1. Did you include the ISPConfig username prefix? In ISPConfig, when you create a FTP user, SSH user etc., the panel will prepend this username with a prefix that you can configure in "System -> Interface -> Main Config -> Sites". If the prefix uses "c[CLIENTID]" in that form, it might be "c1" for example. So when setting up your FTP client, do not just use the username you entered, but put that prefix before. Just as you see the username listed in "Sites -> FTP Accounts" in column "username".
  2. You do not have to include the domain name into the user name. At some webhosters, the actual username would be something like "user1@example.com". This is not required for ISPConfig FTP logins [source], and probably would not work either.
  3. Check that the job queue is empty. In ISPConfig, your tasks (like creating an FTP user) get processed deferredly by a cron job that runs every minute. But if it fails, the job queue can get stuck. Check in ISPConfig in "Monitor -> System State -> Show Jobqueue" to make sure it's empty, or if not, fix this as shown here.
  4. If you have "Replication failed" errors in the job queue, sync ISPConfig versions across servers. This is only relevant if you use ISPConfig for multiple combined servers. See the instructions.
  5. Make sure you can at least connect with system users via FTP. All users that you create in ISPConfig via "Sites -> Web Access -> FTP Accounts" are virtual users, which are mapped to system users when logging in via FTP. The mapping is defined in the "Options" tab, " field when creating a FTP account in ISPConfig, and managed in MySQL database dbispconfig, table ftp_user. The system users to which they are mapped (like web1, web2 etc.) cannot be used for FTP logins either as they have no passwords defined (see /etc/shadow: ! in the second field means "no password authentication"). However, when you create SSH users in ISPConfig, this results in system users with passwords. So try to log in with an existing SSH user, and do not forget the prefix added by ISPConfig to your chosen username. (Just check "Sites -> Shell-User" to see the proper user names.) If this works, only virtual users' authentication is broken, else something more profound could be wrong (Firewall config, fail2ban config etc.). Note that in a working setup, you should be able to login with both system and virtual users into FTP (I tested it). I was able to successfully log in using these settings (in FileZilla):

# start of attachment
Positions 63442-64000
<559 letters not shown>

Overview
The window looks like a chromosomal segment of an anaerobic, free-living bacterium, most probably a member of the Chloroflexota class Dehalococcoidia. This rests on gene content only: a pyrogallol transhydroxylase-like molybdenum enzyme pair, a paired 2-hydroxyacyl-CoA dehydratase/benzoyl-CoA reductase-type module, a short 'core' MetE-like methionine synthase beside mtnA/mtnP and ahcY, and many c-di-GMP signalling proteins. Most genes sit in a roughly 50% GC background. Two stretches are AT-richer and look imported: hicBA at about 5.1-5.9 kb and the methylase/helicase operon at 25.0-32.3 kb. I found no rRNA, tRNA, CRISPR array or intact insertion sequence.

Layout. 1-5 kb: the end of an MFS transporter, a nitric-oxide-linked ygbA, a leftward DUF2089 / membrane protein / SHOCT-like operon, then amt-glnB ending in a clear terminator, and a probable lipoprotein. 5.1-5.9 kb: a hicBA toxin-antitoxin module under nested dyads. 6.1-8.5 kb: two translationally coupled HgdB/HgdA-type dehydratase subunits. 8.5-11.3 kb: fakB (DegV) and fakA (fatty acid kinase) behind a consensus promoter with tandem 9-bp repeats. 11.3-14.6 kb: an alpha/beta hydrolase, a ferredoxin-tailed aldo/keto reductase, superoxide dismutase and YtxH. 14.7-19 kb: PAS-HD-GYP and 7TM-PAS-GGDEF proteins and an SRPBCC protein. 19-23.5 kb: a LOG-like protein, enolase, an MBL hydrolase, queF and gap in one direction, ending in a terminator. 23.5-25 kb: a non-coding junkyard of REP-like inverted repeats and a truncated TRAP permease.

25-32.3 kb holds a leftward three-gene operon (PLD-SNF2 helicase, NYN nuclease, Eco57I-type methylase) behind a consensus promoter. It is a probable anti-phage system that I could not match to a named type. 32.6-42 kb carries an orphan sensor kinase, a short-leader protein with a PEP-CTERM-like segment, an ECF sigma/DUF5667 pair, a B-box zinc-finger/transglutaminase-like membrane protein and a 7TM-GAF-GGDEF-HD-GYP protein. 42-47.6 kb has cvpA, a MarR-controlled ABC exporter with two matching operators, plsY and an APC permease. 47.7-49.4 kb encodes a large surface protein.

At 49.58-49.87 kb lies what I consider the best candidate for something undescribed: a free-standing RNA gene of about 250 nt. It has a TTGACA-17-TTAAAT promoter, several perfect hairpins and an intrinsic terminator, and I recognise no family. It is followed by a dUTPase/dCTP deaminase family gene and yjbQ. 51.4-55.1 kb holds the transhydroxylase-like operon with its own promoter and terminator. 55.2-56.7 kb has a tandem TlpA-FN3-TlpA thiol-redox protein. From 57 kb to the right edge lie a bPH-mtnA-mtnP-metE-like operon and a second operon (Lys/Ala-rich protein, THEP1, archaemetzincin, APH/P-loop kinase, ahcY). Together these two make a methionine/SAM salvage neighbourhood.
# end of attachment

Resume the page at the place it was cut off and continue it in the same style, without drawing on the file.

• host: server's IPv4 address; also works with the domain name of any website hosted on this server
    • port: empty (means the default value 21 is used)
    • protocol: FTP
    • encryption: Use Plain FTP
    • logon type: Normal
    • user: the username incl. the prefix added by ISPConfig
    • password: the password
    • all other fields: left at their defaults
  6. Check if pure-ftpd-mysql's queries arrive at the database with the virtual users. You can do so by enabling MySQL query logging:
    1. In /etc/mysql/my.cnf, enable or insert the following lines:
      general_log_file        = /var/log/mysql/mysql.log
      general_log             = 1
    2. Restart the MySQL server: service mysql restart
    3. Try another failing FTP login, then look at /var/log/mysql/mysql.log to see what queries arrived at MySQL. Simply search for ftp_user, as all configured queries in /etc/pure-ftpd/db/mysql.conf include that table name. In my case, no queries arrived here at all. This can mean that you have the wrong variant of pureftp installed, see the next step.
    4. Do not forget to disable query logging again (and MySQL again) after you fixed this issue, as it's a performance killer.